Legislation update

Proposed Fair Work Reforms

By Andrew Tobin / 10 December 2020

On 9 December 2020, the Fair Work Amendment (Supporting Australia’s Jobs and Economic Recovery) Bill (Bill) was introduced to the Federal Parliament by the Attorney General and Minister for Industrial Relations, Christian Porter. The Bill proposes to amend the Fair Work Act 2009 (and related legislation) in light of the impacts of the COVID-19 pandemic.

The Bill is the result of the Morrison Government’s industrial relations extensive reform roundtables, which commenced in June 2020.1 In conjunction with a range of stakeholders, including unions and employers, the Government has set out to overhaul the following five main areas of industrial relations legislation, in an attempt to improve the operation and usability of the national system. 

  1. The regulation of casual employees and employment
  2. Award flexibility and simplification
  3. Enterprise agreement making
  4. Greenfields enterprise agreements
  5. Compliance and enforcement

Casual employees

Under the reforms, a person will be statutorily defined as a casual employee if they:

  • are given an offer of employment on the basis that the employer makes no firm advance commitment to continuing and indefinite work according to an agreed pattern of work for the person; and
  • the person then accepts the offer on that basis and becomes an employee.2

Shining a light on the recent common law developments, casual loading amounts will be permitted to be offset against an employee’s claims for leave and other entitlements, should they be misclassified. According to the explanatory memorandum for the Bill, these amendments, alongside the new statutory definition, should ease employer’s fears of employees’ “double dipping” and entice them to rehire casuals they may have ceased to give work to during the COVID-19 pandemic.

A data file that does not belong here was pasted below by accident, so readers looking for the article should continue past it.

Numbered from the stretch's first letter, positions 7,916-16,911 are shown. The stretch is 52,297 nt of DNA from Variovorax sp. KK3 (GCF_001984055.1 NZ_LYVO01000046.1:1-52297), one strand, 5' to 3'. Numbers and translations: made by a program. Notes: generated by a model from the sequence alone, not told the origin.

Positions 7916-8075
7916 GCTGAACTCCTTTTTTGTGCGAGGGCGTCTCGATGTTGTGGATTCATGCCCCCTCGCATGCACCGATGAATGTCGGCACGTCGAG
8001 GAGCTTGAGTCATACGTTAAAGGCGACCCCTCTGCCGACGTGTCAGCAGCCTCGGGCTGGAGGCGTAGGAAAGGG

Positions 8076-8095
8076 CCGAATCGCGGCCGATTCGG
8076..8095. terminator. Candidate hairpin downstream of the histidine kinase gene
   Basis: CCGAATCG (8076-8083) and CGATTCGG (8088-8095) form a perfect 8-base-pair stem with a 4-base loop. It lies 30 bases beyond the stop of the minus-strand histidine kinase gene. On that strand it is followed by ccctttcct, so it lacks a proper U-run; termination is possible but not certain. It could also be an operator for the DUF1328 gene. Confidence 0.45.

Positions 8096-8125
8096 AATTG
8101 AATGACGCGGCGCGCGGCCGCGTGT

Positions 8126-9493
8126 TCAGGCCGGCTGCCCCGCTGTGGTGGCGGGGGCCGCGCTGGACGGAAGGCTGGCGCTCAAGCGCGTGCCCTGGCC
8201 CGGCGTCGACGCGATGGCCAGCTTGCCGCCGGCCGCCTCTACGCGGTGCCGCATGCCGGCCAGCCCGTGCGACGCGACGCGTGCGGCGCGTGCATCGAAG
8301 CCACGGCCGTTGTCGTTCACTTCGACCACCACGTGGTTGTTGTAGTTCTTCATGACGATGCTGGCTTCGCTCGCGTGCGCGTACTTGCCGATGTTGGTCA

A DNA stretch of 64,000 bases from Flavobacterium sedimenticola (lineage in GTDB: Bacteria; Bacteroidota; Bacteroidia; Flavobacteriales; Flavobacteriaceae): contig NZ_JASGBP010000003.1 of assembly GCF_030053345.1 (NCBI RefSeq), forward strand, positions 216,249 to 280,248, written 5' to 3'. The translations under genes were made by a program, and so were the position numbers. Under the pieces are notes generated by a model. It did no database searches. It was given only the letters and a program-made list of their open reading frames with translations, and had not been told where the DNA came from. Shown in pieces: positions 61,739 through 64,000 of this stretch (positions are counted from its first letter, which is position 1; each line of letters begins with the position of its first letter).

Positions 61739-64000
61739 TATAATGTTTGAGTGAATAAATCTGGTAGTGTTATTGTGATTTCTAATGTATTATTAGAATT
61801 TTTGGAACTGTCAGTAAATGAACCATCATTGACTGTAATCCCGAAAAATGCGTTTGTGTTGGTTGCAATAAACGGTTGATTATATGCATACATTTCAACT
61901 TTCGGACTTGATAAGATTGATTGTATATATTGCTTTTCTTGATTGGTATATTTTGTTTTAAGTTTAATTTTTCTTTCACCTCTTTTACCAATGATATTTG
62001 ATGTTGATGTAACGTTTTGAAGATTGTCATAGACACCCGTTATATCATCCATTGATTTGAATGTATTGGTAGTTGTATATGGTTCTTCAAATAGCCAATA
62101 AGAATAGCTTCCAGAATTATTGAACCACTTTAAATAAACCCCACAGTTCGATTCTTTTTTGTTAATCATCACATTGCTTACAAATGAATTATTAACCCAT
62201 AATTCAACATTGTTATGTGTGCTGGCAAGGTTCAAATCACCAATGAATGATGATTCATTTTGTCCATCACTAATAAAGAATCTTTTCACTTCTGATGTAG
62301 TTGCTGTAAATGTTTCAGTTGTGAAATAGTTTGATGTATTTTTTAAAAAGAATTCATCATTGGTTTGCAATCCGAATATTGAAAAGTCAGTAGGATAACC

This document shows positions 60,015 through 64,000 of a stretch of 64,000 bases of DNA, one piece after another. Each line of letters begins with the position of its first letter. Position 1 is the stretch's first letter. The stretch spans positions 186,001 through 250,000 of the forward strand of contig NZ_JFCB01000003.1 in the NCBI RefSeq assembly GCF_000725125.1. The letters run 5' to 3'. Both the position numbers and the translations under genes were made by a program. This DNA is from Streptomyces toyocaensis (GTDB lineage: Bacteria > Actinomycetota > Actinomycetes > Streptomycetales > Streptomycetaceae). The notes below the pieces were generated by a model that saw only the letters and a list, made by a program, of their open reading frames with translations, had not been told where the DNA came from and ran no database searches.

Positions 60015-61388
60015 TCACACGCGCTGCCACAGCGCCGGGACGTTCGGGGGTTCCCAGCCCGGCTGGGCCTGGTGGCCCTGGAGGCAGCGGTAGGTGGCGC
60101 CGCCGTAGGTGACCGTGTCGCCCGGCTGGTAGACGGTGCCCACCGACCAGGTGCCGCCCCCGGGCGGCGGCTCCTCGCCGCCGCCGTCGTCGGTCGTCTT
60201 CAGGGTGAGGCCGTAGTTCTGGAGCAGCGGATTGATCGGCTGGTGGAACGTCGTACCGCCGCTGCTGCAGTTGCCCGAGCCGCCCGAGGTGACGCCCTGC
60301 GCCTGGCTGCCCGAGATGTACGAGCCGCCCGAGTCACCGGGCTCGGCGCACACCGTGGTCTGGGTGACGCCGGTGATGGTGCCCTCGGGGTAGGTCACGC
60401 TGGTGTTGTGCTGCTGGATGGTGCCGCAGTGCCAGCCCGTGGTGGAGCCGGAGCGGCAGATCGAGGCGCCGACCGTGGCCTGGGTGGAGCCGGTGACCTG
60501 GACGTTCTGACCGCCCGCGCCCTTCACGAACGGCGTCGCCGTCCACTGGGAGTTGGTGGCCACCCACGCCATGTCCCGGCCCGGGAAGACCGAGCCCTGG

Additionally, those classified as casual employees must be offered the opportunity to convert to a permanent part-time or full-time role if:

  • they have been employed by the employer for a period of 12 months;
  • during at least the last six months of that 12 month period, they worked a regular pattern of hours on an ongoing basis; and
  • there are no reasonable business grounds for the employer to decide not to make such an offer.3

Should the casual employee choose not to accept the offer for employment at the applicable time, they are able to request another offer after six months from the date of the first offer if they still qualify.

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Award flexibilities and simplification

It is no secret that many businesses, particularly in the sectors of retail, hospitality, restaurants and bars, were severely damaged by the unprecedented impacts of COVID-19. With small businesses dominating these particular sectors, their lack of resources meant that they struggled with both the complexities of awards on top of the new restrictions placed upon them.